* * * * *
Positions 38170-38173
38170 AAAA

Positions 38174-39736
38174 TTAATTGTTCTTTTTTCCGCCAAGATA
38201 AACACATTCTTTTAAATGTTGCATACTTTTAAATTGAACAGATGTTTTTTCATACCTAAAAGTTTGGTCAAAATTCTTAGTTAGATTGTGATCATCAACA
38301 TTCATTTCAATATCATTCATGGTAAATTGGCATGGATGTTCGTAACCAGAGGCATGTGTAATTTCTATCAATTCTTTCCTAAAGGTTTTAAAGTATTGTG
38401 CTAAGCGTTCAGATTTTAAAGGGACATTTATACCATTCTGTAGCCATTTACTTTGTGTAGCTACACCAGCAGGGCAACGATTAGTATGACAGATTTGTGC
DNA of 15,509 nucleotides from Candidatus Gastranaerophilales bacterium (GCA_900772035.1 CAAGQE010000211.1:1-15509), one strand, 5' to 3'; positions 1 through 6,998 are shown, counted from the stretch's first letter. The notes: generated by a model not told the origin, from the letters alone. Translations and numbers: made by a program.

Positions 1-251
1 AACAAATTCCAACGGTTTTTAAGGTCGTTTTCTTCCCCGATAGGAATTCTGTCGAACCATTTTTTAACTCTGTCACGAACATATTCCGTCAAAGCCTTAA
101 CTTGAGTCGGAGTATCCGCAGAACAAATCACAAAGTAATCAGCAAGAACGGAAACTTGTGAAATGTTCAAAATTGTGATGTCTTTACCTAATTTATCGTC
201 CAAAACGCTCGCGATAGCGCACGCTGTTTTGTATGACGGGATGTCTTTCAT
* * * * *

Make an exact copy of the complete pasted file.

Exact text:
Positions 38170-38173
38170 AAAA

Positions 38174-39736
38174 TTAATTGTTCTTTTTTCCGCCAAGATA
38201 AACACATTCTTTTAAATGTTGCATACTTTTAAATTGAACAGATGTTTTTTCATACCTAAAAGTTTGGTCAAAATTCTTAGTTAGATTGTGATCATCAACA
38301 TTCATTTCAATATCATTCATGGTAAATTGGCATGGATGTTCGTAACCAGAGGCATGTGTAATTTCTATCAATTCTTTCCTAAAGGTTTTAAAGTATTGTG
38401 CTAAGCGTTCAGATTTTAAAGGGACATTTATACCATTCTGTAGCCATTTACTTTGTGTAGCTACACCAGCAGGGCAACGATTAGTATGACAGATTTGTGC
DNA of 15,509 nucleotides from Candidatus Gastranaerophilales bacterium (GCA_900772035.1 CAAGQE010000211.1:1-15509), one strand, 5' to 3'; positions 1 through 6,998 are shown, counted from the stretch's first letter. The notes: generated by a model not told the origin, from the letters alone. Translations and numbers: made by a program.

Positions 1-251
1 AACAAATTCCAACGGTTTTTAAGGTCGTTTTCTTCCCCGATAGGAATTCTGTCGAACCATTTTTTAACTCTGTCACGAACATATTCCGTCAAAGCCTTAA
101 CTTGAGTCGGAGTATCCGCAGAACAAATCACAAAGTAATCAGCAAGAACGGAAACTTGTGAAATGTTCAAAATTGTGATGTCTTTACCTAATTTATCGTC
201 CAAAACGCTCGCGATAGCGCACGCTGTTTTGTATGACGGGATGTCTTTCAT